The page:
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Thursday, December 17, 2009

Shipping Container Building Construction Basics

Shipping Container Building Construction Basics

We get a lot of inquiries about shipping container buildings, so we'll cover some basic (and important) information about how these buildings are constructed.  First, we get a lot of calls and e-mails suggesting we go to this web site or that web site because they have "plans" available.  The plans that we've found on the web have little or no information about how to structurally support the fanciful designs, or any of the construction details (connections, roofing materials, wall cross sections).  Building a shipping container building is not as easy as drawing a picture of what you think would be a nice structure, there is a significant amount of architecture and engineering involved.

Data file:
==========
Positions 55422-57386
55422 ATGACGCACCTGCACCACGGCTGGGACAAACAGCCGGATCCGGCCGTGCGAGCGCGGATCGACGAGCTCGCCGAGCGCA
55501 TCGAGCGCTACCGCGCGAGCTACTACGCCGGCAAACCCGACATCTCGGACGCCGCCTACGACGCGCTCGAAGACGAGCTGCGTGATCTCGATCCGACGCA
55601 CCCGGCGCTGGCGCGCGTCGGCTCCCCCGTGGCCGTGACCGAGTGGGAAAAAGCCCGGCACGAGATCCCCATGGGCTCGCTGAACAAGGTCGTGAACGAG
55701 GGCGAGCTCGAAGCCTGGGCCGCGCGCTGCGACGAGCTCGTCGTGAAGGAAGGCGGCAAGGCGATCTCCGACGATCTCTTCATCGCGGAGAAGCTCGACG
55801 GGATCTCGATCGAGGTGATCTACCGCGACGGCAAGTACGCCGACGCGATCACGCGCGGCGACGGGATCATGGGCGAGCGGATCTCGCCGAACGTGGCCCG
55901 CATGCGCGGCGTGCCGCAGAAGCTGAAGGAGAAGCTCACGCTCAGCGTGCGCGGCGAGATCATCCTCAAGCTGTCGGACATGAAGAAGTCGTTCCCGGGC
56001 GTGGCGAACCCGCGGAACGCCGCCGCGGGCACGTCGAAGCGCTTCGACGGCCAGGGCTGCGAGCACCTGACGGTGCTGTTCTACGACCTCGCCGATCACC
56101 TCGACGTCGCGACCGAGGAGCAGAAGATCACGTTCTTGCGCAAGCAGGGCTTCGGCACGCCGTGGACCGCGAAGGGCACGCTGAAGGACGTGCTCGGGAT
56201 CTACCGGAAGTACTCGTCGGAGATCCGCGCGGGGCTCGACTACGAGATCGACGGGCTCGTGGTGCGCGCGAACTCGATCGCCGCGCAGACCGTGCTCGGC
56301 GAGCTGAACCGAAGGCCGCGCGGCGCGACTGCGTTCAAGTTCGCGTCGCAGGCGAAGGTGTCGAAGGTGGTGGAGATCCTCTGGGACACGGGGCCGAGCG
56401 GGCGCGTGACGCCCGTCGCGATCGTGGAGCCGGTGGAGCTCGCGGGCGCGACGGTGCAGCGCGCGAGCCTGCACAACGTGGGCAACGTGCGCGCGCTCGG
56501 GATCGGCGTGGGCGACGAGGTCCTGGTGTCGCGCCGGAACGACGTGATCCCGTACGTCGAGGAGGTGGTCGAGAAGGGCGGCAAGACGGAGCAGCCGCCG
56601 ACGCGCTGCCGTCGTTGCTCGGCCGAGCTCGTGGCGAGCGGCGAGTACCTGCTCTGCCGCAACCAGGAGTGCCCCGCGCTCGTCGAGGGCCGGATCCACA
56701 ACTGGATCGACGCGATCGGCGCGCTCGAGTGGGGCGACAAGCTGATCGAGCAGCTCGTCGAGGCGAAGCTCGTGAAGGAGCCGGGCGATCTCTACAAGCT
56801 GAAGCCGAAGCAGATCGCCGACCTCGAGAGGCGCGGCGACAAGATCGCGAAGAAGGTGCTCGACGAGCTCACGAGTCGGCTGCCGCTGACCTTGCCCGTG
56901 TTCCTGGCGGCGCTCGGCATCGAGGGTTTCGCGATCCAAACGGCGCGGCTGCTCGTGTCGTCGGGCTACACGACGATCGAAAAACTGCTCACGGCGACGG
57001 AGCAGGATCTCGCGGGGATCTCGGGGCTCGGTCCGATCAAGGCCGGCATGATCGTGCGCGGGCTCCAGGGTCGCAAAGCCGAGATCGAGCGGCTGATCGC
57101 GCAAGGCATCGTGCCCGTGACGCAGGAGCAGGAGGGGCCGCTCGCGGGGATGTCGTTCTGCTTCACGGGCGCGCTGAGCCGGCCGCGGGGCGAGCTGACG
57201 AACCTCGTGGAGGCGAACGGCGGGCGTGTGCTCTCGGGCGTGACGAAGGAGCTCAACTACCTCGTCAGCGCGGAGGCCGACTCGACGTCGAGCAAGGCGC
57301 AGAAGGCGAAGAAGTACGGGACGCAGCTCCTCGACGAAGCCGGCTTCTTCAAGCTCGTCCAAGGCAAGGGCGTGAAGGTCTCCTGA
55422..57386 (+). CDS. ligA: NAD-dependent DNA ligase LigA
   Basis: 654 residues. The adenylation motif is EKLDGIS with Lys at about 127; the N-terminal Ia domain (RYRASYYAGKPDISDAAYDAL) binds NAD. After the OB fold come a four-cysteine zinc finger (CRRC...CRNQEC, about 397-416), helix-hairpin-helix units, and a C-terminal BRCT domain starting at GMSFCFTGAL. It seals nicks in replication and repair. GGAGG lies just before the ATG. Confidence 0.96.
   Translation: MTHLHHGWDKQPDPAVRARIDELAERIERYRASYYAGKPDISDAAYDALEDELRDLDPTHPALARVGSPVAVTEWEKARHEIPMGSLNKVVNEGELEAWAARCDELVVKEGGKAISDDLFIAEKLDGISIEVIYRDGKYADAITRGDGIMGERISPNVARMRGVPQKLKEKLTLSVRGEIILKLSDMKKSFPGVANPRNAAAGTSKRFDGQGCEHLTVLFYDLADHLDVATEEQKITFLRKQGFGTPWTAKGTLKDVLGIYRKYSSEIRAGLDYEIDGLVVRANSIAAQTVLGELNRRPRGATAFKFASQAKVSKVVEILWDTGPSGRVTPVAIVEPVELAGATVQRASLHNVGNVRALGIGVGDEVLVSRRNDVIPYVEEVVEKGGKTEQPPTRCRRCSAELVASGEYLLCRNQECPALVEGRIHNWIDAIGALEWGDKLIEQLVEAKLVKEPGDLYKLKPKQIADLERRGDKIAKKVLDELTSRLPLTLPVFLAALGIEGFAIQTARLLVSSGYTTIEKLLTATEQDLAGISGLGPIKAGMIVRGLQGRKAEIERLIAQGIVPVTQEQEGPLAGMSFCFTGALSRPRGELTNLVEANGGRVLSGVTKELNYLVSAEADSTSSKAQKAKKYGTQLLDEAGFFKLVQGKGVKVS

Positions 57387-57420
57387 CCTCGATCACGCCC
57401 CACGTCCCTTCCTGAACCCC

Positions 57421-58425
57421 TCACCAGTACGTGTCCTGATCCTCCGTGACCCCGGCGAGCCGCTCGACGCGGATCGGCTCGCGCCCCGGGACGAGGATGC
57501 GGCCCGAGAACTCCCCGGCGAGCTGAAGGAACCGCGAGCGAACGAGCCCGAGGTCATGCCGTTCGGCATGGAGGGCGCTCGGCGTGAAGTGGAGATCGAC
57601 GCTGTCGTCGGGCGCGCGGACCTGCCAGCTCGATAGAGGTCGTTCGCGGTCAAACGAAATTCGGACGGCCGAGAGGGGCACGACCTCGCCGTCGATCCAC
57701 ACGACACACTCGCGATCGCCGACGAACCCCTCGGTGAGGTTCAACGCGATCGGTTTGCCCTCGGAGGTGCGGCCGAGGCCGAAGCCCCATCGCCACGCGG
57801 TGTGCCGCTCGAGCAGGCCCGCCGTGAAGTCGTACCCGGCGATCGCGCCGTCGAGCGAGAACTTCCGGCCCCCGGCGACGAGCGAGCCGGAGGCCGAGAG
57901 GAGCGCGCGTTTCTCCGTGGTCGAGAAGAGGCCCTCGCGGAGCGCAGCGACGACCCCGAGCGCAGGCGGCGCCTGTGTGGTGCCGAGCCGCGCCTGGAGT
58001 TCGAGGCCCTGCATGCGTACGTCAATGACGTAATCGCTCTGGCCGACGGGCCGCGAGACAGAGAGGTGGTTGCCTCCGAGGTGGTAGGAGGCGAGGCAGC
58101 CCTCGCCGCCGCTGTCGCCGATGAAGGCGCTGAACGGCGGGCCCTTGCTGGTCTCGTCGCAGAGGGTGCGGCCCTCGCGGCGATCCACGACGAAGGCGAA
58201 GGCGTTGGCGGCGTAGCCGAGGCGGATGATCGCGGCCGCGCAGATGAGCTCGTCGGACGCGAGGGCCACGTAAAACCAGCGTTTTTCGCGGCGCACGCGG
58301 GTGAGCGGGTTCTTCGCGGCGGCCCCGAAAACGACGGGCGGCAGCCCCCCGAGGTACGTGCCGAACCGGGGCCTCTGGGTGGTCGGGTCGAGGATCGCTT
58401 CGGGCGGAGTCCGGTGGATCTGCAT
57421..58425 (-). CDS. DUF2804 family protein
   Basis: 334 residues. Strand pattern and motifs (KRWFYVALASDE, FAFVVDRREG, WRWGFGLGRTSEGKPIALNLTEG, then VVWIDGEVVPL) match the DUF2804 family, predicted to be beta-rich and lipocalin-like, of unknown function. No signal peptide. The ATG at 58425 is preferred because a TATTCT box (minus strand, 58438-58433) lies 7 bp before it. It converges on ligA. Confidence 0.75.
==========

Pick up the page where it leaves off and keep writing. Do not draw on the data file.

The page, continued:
About Containers
Shipping containers come in a number of different sizes, most common is the 8'x8'x40' unit.  There are 8'x9 1/2' x 48' units coming on the market, which are much more suitable for buildings because the height will let you hide duct work, electric, and plumbing above the ceiling. 

There are a number of companies that sell used shipping containers.  The shipping lines get rid of the containers once the period of depreciation is over no matter what condition they are in.  Generally from what I've seen the condition of the shipping containers are pretty good.  The cost is in the $2,000 to $2,500 range per container here in Atlanta, GA.  It may vary depending on where you are.

Unfortunately, there is no "standard" shipping container design.  There is an ISO standard for their load carrying capacity, and that has resulted in most containers being pretty much the same regardless of manufacturer.  The containers are generally made from steel corner posts, steel side rails top and bottom, and corrugated steel sides.  The floor is steel sheeting with hat sections stamped in it, covered with sheets of plywood. The plywood is treated for insects, and smells pretty nasty.  In any building, you will want to remove the plywood.